I know that Beurling developed a notion of generalized primes (and integers.
However, does anyone know if Beurling, or anyone else, studied subclasses of the broader class of Beurling primes that are generated with specific rules?
For example, I have in mind a method of constructing generalized primes by starting with the natural numbers N (well, N+ really), then selecting an operation/function that is not just the usual multiplication, generating a set of generalized composites (C) by operating this function on all binary combos from N, and then taking the generalized primes to be P=N-C.
My thought is that if you could look at sequences of operations (generalizing multiplication for classical primes) that generate different sequences of primes and study how the properties of those sequences change as you "move away or towards" the primes (if you had some suitable way of parameterizing the sequences of operations).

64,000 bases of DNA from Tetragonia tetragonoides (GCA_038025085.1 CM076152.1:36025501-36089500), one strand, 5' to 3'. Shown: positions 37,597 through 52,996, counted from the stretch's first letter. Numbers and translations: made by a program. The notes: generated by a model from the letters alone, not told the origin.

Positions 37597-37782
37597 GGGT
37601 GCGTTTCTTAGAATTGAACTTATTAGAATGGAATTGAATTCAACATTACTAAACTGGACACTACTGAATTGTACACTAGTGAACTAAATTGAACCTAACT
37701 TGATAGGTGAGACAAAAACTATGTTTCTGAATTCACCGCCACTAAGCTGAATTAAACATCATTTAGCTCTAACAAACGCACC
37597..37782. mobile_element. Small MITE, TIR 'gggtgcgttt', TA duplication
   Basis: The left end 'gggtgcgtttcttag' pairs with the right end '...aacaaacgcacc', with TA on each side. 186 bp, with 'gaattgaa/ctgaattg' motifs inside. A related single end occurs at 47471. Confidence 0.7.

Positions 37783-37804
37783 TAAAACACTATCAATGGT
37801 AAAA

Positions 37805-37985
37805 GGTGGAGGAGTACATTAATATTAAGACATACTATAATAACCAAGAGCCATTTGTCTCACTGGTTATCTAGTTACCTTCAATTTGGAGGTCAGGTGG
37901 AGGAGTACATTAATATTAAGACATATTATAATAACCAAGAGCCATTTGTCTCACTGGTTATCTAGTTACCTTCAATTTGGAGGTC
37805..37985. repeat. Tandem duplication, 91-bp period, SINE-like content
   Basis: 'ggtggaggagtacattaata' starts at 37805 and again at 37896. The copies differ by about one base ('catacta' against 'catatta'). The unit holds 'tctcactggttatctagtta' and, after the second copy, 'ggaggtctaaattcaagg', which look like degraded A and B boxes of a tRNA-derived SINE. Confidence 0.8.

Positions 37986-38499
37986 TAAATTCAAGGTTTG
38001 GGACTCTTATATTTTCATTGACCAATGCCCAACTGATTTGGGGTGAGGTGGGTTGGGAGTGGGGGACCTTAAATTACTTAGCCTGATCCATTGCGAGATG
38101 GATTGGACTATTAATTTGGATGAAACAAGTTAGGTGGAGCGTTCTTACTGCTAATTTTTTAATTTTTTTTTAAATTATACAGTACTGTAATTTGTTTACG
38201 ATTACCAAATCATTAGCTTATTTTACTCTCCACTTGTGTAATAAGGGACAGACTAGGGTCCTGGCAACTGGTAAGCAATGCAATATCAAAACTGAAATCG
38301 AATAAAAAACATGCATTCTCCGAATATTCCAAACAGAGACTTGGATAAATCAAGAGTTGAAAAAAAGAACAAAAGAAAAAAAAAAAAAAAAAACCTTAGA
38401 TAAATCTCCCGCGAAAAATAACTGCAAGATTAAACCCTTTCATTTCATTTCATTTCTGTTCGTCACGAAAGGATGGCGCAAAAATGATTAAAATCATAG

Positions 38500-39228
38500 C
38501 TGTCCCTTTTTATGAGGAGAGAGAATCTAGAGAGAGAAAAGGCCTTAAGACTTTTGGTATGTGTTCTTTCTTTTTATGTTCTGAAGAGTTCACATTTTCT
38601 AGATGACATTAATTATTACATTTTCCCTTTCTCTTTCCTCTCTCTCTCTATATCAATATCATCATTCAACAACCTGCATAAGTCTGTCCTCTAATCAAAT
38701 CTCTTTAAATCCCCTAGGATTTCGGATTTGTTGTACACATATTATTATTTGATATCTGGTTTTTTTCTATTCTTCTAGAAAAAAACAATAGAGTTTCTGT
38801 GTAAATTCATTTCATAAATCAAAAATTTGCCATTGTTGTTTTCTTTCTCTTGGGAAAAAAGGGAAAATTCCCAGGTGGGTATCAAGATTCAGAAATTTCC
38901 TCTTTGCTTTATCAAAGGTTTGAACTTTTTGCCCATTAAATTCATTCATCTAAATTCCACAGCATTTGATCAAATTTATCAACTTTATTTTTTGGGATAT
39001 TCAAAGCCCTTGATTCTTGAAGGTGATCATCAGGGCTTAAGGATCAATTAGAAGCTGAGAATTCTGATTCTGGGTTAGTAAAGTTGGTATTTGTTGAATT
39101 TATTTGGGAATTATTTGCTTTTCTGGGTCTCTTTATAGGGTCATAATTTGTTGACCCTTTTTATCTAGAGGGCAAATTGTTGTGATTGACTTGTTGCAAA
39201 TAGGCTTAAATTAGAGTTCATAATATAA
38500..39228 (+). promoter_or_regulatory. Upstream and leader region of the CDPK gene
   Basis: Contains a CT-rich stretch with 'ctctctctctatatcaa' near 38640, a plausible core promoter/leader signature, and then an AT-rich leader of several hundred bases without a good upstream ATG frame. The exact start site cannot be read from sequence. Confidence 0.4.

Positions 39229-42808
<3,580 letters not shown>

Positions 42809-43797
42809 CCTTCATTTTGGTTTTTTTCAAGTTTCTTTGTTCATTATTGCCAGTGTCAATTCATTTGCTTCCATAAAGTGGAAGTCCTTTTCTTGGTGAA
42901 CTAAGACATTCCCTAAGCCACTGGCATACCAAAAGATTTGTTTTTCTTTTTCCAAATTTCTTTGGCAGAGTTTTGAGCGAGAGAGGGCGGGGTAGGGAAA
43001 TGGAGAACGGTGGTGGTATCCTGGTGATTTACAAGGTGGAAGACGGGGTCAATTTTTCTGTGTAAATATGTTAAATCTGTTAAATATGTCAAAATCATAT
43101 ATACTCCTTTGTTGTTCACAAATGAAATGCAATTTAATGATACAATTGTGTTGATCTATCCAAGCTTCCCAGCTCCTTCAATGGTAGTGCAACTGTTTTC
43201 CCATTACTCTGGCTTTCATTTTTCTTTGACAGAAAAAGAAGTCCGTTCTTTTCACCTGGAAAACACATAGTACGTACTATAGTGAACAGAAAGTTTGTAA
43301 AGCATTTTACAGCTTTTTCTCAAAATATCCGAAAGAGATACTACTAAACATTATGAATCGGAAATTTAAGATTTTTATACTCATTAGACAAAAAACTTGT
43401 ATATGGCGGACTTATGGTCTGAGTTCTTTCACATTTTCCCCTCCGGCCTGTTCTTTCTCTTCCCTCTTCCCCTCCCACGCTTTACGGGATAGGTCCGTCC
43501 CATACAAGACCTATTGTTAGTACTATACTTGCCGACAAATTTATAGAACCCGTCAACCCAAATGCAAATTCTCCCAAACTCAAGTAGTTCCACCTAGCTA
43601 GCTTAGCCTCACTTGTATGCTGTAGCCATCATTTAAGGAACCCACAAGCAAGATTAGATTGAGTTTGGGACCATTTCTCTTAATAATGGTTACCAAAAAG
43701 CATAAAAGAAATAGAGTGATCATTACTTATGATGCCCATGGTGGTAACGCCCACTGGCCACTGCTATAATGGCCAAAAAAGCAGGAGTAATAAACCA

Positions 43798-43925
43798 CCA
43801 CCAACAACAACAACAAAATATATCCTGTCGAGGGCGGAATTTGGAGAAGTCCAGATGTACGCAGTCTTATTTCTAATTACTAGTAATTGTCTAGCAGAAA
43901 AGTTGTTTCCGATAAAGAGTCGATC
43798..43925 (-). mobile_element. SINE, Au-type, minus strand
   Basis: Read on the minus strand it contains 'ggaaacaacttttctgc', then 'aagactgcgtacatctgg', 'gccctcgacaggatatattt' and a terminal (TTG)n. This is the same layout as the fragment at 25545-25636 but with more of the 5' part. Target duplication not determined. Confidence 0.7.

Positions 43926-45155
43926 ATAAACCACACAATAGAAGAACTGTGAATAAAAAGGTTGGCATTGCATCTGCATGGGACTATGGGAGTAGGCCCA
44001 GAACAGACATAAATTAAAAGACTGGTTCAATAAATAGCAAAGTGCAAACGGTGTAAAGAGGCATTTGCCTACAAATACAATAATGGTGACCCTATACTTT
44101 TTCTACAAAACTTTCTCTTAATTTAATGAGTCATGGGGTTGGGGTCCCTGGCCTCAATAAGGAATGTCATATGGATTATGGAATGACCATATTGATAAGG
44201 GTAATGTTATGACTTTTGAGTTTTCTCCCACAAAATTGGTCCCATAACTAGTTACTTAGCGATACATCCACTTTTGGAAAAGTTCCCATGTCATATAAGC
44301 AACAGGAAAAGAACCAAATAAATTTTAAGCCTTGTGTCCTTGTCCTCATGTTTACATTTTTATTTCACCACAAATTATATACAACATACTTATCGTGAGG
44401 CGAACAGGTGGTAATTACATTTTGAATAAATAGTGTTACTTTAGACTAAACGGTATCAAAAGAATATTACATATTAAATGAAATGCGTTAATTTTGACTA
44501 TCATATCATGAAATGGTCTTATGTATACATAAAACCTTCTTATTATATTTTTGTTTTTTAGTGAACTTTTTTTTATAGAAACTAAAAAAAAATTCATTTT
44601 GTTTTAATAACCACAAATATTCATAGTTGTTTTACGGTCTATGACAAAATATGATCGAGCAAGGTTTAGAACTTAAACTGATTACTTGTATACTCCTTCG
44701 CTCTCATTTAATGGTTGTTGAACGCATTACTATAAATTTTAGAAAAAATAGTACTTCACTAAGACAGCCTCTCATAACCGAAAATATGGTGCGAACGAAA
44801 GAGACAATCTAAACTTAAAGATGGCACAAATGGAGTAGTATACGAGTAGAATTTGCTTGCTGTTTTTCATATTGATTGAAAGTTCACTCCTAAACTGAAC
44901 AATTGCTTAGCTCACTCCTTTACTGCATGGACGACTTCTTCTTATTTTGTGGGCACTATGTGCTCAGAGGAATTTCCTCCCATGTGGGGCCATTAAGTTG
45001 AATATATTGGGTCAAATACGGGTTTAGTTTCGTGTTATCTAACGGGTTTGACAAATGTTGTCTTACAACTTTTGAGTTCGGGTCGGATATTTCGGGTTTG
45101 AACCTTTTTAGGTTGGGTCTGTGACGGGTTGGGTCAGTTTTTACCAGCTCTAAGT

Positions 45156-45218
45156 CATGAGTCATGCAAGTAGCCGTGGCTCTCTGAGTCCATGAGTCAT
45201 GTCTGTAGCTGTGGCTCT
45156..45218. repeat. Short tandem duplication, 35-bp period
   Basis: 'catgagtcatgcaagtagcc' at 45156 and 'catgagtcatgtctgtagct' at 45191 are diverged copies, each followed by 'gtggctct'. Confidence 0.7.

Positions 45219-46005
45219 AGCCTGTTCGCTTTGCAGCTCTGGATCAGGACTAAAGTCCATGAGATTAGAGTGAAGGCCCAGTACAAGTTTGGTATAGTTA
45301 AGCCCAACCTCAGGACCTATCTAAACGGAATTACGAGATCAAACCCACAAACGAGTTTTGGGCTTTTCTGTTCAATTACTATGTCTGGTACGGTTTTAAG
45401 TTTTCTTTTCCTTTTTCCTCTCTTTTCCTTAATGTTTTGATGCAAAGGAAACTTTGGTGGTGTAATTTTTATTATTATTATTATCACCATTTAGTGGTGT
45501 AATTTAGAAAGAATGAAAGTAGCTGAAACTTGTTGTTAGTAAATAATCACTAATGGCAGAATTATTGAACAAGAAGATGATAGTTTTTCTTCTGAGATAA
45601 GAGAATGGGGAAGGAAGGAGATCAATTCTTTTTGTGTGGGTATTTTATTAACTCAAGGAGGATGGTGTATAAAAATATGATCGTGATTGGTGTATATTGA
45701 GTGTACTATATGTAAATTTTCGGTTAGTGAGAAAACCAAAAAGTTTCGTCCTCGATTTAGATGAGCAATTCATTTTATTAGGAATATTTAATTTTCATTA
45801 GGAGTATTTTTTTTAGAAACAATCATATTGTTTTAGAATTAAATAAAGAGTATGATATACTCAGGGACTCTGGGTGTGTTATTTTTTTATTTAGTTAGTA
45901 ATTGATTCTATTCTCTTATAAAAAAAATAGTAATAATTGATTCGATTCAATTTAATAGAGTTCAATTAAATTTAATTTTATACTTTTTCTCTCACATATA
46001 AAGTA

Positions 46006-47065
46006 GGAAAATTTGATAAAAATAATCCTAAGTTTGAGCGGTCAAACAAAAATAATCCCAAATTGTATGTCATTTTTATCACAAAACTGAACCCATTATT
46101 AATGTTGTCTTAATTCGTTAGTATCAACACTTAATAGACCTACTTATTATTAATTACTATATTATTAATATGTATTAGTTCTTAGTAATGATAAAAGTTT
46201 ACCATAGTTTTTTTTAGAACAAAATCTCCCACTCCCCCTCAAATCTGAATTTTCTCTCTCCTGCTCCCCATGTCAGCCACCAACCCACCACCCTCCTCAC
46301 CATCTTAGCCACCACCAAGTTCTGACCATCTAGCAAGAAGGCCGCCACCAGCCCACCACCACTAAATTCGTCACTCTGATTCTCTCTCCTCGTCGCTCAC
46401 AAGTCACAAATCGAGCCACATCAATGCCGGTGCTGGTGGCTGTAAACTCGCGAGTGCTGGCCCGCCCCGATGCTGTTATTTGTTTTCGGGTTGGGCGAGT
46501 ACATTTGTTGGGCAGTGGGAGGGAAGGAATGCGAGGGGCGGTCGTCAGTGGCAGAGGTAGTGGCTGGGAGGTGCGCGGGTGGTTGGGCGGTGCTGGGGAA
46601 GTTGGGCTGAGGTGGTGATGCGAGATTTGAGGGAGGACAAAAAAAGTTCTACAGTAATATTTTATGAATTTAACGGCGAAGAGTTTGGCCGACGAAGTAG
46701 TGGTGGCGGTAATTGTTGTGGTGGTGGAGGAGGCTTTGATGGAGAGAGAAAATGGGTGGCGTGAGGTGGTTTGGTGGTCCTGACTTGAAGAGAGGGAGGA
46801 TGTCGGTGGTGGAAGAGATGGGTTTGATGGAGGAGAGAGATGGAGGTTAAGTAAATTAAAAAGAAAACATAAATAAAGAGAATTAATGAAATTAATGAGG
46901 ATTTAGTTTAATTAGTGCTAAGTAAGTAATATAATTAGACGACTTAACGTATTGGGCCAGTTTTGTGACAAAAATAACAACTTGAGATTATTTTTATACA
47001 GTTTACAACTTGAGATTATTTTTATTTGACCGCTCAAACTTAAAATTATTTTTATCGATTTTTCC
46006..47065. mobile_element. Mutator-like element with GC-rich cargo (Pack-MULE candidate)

My hunch is one or more of the following is true:
(1) Buerling's studies of generalized primes (or extensions of it) already treat such constructions, either implicitly or explicitly and so I can go learn about them in his works.
(2) These alternately constructed primes may bear little to no (useful) relation to the classical primes, or may not change in any "regular" way as you move towards the classical primes that would allow one to gain information about the classical primes.
(3) Most (or all?) alternately constructed primes may not be different enough from the primes, so that while specific scales of gaps between primes, etc. may change, their overall behavior may be rather similar, so again, not very useful for finding new information about the classical primes.
Does anyone know if (1), (2) or (3) are true, and/or have any guidance about specific topics to explore in relation to looking at specific collections/sequences of generalized primes?